The Slipper and the Rose: The Story of Cinderella is, to begin with, an absurd anachronism. For anyone in the English-speaking world to try to put over an overlong spectacle-driven megamusical in 1976 was psychotic - the last hit film on that model was the five-year-old Fiddler on the Roof, and that was itself clearly already an aberration, two years after the very visible implosion of Paint Your Wagon and Hello, Dolly! - and The Slipper and the Rose didn't even have the advantage of being an adaptation of an established show. Though the cinematography is pure mid-'70s, everything else about the film is unreservedly old-fashioned. This is, in honesty, the primary locus of its charm: the clear sense, even some four decades after its creation, that this is all a bit hokey and warmly conservative, and it simply doesn't care what we think about that. It's too busy putting on a show in the most enormous, sloppy, ridiculous way. It is the movie version of a St. Bernard that just lumbers right on over and clambers up on your lap to lick your face.

The updated version of the classic fairy tale, written by brothers Robert M. Sherman and Richard B. Sherman, with some polishing done by Bryan Forbes - the former pair provided the film's soundtrack, the latter its direction - takes place in the 18th Century in a particularly British Ruritanian kingdom by the name of Euphrania. Here, the sturdy but easily rattled king (Michael Hordern) is busily trying to marry off his sole child, Prince Edward (Richard Chamberlain), but Edward has a rather snide disdain for the looks of the (presumably inbred) princesses his father has been sending him off to visit, and roughly declares that he'd rather marry for love than political convenience. This baffles or offends the whole court: his father and mother (Lally Bowers) have been tremendously happy in their arranged marriage, and, they, along with the Lord Chamberlain (Kenneth More) and the batty queen mother (Dame Edith Evans, in the last of her screen roles released during her life) loudly try to sing him down. The only person on his side is his valet and best friend, John (Christopher Gable), who knows the same pain: he's in love with a woman far above his station, whom he can never marry.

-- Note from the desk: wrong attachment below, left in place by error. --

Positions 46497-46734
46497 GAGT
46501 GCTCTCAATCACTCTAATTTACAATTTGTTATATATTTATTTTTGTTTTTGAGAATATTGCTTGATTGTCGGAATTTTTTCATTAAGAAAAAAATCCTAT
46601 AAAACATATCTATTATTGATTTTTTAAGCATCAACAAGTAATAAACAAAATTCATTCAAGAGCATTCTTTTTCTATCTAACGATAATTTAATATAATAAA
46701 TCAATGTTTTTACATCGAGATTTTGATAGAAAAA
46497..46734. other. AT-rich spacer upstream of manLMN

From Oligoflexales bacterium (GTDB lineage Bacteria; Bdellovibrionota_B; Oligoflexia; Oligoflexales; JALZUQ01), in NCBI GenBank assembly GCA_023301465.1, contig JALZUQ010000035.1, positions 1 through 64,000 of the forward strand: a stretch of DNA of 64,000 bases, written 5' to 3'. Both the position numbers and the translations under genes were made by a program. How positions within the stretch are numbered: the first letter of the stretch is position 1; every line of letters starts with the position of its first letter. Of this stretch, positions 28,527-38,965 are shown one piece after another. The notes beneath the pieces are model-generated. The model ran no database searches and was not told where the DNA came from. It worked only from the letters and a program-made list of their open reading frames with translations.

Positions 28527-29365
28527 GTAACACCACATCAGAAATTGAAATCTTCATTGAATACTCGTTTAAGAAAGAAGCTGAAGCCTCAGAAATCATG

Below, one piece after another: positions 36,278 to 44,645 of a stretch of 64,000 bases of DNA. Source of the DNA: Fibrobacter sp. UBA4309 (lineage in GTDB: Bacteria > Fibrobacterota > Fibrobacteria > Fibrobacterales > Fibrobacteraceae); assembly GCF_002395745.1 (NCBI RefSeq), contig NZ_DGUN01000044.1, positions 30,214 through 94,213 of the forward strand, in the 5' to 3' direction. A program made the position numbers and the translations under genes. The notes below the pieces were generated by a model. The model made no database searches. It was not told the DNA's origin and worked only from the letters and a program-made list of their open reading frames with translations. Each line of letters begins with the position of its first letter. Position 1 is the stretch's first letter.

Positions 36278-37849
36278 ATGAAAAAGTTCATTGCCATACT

You know, the basic meat and potatoes of the Cinderella fairy tale.

After 19 minutes and two songs, we do finally meet Cinderella (Gemma Craven), returning from her father's funeral to learn that her stepmother (Margaret Lockwood, in her own final screen role, though she'd live another 14 years) and gorgeous but cruel stepsisters (Rosalind Ayres and Sherrie Hewson) are exploiting the letter of the dead man's will, though by no means the spirit, to rob Cinderella of her birthright and leave her at the status of unpaid housekeeper. This happens just before the king irritably announces a ball which is to find every woman of the nobility lining up to be thrown at the prince in a last-ditch effort to make him interested in anybody besides John. And the rest you know: Cinderella is aided by a curious woman (Annette Crosbie) who uses magic to help the girl in her chores, and eventually to attend the ball herself. She and the prince fall in love, she runs away, he hunts through the kingdom for her, we all leave happy.